Stephen Strasburg starts tonight for the Washington Nationals, and he's having a good season despite the 3-6 record: He has a 2.50 ERA, .208 batting average allowed and .591 OPS allowed. He's 15th in the majors in lowest batting average allowed and 14th in lowest OPS allowed, although the ERA is a little misleading because nine of the 31 runs he's allowed are unearned.
Still, other than missing two weeks with that strained forearm, he's not the reason the Nationals have disappointed.
The odd thing about Strasburg's season, however, is that while he's tied with Matt Harvey for highest average fastball velocity among starting pitchers at 95.4 mph, it hasn't been a great strikeout pitch for him.
The qualified starting pitchers with the highest percentage of strikeouts off their fastballs:
1. Yu Darvish, 36.0
2. Shelby Miller, 30.3
3. Max Scherzer, 28.8
4. Anibal Sanchez, 27.3
5. Kyle Kendrick, 26.3
Kendrick's name is a surprise, but the others are high-strikeout guys you would expect to see. Harvey is ninth at 23.6 percent.
OK, maybe he just doesn't throw his fastball much with two strikes. But even his swing-and-miss percentage off his fastball ranks just 47th at 14.3 percent. In plate appearances ending with a fastball, Strasburg has allowed a .725 OPS, which ranks 38th among starters. Compare that to Harvey, who has allowed a .581 OPS off his fastball, or Miller, at .574. (Cliff Lee has the lowest OPS allowed on his fastball at .495).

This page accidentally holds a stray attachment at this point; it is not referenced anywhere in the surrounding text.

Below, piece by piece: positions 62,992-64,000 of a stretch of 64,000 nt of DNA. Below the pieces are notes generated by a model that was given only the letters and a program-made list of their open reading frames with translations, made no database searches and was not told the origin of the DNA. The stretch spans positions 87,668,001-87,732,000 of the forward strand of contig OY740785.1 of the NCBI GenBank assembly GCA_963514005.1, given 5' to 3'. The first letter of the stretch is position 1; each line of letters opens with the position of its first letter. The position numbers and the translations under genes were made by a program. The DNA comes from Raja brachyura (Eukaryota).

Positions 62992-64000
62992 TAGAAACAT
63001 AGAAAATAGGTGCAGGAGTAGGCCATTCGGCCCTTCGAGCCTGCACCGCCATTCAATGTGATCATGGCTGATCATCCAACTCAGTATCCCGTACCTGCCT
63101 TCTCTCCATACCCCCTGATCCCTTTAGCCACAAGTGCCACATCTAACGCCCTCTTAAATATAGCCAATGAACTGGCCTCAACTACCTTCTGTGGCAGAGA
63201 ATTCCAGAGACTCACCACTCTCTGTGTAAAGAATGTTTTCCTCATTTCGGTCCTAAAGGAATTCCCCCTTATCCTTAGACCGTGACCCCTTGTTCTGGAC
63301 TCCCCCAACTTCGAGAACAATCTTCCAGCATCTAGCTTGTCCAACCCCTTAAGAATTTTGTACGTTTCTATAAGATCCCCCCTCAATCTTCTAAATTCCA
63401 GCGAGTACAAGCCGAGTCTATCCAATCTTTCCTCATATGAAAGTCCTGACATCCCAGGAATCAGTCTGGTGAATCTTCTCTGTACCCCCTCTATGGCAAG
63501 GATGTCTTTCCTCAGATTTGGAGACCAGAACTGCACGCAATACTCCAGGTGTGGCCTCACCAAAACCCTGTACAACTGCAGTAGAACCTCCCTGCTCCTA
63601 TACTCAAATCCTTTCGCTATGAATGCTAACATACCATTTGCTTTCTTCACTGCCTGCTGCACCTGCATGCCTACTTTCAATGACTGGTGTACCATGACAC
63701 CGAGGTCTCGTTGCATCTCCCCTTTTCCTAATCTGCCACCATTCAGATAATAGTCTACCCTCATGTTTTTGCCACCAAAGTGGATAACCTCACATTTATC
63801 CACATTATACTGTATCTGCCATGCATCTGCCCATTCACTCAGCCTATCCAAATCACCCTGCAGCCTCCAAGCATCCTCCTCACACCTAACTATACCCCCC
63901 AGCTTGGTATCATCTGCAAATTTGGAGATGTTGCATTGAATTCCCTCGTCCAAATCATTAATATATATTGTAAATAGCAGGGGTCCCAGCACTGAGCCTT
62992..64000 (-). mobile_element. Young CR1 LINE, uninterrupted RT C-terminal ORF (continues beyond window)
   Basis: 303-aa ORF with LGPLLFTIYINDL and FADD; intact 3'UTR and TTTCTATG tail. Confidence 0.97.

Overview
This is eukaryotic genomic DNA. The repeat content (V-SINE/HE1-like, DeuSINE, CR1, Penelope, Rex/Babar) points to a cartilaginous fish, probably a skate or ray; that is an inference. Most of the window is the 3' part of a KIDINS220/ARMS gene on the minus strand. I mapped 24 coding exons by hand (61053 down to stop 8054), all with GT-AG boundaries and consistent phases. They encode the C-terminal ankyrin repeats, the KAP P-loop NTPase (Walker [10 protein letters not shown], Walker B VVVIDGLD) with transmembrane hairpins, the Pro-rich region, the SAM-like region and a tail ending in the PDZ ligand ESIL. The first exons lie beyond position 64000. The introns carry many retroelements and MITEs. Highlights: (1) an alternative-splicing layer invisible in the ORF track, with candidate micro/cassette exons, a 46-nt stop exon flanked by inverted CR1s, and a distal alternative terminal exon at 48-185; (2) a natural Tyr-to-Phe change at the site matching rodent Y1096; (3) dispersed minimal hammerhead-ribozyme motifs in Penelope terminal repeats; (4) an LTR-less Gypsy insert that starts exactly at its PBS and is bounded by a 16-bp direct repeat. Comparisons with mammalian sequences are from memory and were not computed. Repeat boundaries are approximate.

Left-handers, in particular, don't have much of a problem seeing the fastball. They're hitting .280 off it with 14 walks, nine strikeouts and seven extra-base hits. Strasburg is nearly as likely to allow an extra-base hit as record a strikeout when throwing a fastball to left-handed batters, which isn't would you expect from a guy who throws 95.
That doesn't mean the fastball isn't a weapon. He still uses it set up his other pitches. Batters are hitting .159 off his curveball, with 23 strikeouts and one walk, and .080 off his changeup (4-for-50 with 31 strikeouts). While those are vicious pitches, they wouldn't be effective without a 95-mph heater.
Still, it makes you wonder if Strasburg will eventually attempt to develop more of a cut fastball, or maybe a two-seamer with more sink. Or maybe hitters just see the pitch out of his hand too well. As we've seen with Pirates rookie Gerrit Cole -- who has three strikeouts in two games despite throwing in the upper 90s -- velocity isn't everything. Movement and deception are just as important.
Strasburg certainly has a feel for pitching. But the scary thing for opposing hitters is there's still room for improvement.